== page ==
Mark J. H. van den Bergh, Anne Hommelberg, Walter A. Kosters, Flora M. Spieksma
Solving the Travelling Umpire Problem with Answer Set Programming
In this paper, we develop an Answer Set Programming (ASP) solution to the Travelling Umpire Problem (TUP). We investigate a number of different ways to improve the computational performance of this solution and compare it to the current state-of-the-art. Our results demonstrate that the ASP solution is superior to other declarative solutions, such as Constraint Programming, but that it cannot match the most recent special-purpose algorithms from the literature. However, when compared to the earlier generation of special-purpose algorithms, it does quite well.
Joost Vennekens

Student Papers

Design of a Fuzzy Logic Based Framework for Comprehensive Anomaly Detection in Real-World Energy Consumption Data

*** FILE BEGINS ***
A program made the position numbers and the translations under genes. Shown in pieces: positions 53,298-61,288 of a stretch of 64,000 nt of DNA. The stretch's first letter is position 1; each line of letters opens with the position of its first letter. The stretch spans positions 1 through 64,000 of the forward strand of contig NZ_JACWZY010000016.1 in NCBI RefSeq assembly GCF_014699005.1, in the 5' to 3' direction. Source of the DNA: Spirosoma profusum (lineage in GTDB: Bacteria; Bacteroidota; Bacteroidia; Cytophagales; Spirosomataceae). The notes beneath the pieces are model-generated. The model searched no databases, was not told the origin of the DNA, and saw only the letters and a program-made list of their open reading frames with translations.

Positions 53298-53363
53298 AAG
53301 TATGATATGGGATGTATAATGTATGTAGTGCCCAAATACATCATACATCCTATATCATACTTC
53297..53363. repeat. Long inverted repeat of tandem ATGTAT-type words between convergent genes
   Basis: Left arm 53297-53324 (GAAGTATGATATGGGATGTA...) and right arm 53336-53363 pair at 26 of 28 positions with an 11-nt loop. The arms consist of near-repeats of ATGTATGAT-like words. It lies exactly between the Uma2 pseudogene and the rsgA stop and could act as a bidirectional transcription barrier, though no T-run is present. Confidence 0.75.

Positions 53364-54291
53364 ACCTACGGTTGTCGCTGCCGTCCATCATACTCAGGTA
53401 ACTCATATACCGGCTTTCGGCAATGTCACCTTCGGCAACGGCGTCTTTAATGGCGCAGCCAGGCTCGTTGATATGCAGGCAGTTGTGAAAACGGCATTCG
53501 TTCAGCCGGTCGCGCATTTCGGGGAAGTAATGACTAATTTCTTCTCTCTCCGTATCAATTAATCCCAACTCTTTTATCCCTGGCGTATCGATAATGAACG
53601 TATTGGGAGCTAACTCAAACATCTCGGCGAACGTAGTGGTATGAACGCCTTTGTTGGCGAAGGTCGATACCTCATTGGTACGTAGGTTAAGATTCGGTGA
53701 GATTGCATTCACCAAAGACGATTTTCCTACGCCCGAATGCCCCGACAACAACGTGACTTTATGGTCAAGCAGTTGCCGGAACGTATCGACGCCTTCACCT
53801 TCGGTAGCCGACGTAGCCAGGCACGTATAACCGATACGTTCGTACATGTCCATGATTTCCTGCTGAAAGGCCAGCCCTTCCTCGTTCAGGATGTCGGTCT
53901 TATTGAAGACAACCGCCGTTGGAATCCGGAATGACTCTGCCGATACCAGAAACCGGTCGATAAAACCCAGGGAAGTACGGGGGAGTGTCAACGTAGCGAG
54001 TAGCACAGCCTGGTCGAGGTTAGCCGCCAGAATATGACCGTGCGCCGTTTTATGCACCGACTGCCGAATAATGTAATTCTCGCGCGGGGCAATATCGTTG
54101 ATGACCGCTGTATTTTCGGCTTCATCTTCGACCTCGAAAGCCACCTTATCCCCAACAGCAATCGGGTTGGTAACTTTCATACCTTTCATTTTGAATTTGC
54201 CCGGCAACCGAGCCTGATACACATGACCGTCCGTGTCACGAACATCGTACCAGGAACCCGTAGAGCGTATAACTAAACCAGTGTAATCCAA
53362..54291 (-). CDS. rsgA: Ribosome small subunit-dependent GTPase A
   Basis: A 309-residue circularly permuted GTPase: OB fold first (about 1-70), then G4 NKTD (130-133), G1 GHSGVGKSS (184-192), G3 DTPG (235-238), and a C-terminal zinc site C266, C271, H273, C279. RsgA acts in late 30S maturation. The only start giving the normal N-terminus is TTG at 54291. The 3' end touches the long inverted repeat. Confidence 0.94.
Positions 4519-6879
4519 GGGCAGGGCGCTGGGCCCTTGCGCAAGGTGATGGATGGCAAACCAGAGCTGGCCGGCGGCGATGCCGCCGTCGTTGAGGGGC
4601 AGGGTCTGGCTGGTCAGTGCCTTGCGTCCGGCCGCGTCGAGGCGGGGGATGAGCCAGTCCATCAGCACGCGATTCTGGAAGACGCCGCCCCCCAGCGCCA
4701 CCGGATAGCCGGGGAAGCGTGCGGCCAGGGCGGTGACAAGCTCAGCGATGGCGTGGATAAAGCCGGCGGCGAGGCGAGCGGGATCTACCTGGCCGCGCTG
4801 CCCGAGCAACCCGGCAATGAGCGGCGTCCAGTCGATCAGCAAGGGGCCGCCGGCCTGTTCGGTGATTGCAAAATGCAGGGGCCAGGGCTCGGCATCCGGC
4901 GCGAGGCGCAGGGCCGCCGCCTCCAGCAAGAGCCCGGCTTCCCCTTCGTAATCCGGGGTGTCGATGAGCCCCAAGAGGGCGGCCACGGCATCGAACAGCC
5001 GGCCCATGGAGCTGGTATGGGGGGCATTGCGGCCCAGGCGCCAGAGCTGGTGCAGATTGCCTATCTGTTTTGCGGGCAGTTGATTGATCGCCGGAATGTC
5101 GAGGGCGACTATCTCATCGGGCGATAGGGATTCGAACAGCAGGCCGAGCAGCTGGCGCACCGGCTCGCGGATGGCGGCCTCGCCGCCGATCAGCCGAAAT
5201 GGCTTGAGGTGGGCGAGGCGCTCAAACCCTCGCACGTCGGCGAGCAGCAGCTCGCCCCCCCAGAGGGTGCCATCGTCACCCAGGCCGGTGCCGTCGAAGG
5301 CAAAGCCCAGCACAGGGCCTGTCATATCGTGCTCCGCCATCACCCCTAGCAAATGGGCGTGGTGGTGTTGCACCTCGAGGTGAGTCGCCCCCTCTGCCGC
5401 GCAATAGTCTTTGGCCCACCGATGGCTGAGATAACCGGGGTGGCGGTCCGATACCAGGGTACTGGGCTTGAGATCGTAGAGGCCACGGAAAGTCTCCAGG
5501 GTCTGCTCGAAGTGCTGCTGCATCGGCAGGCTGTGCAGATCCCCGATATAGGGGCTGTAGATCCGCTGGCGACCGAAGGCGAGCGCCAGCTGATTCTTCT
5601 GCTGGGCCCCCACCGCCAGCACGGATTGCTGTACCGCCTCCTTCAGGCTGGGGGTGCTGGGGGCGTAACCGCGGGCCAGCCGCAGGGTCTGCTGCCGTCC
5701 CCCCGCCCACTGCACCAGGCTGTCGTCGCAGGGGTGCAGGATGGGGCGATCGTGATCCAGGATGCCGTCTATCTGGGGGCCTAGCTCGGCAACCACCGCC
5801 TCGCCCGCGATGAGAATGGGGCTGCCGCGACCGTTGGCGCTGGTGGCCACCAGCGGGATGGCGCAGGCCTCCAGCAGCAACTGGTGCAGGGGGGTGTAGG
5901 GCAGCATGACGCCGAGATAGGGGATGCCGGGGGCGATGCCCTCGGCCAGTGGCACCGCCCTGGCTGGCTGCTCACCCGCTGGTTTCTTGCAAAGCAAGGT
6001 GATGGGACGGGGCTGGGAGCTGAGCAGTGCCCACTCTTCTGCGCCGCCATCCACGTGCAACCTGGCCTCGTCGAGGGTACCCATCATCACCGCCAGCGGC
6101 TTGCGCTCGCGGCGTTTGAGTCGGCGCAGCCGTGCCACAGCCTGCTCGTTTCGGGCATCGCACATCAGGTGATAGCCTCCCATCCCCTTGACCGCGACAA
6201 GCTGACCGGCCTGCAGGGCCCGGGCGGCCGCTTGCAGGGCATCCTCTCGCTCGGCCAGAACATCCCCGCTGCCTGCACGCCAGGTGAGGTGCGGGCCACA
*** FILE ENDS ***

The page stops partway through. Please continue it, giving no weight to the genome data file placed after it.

Due to the rapid growth of energy consumption worldwide, it has become a necessity that the energy waste caused by buildings is explicated by the aid of automated systems that can identify anomalous behaviour. Comprehensible anomaly detection, however, is a challenging task considering the lack of annotated real-world data in addition to the real-world uncertainties such as changing weather conditions and varying building features. Fuzzy Logic enables modelling knowledge-based non-linear systems that can handle these uncertainties, and facilitates modelling human interpretable systems. This paper proposes a new method for annotating anomalies and a novel framework for interpretable anomaly detection in real-world gas consumption data belonging to the educational buildings of the Hogeschool van Amsterdam. The proposed architecture uses the Wang and Mendel rule learning with k-means clustering and does not require prior knowledge of the data, while preserving transparency of the model behaviour. Experiments have shown that the proposed system matches the performance of existing baselines using an artificial neural network while providing additional desired features such as transparency of the model behaviour and interpretability of the detected anomalies.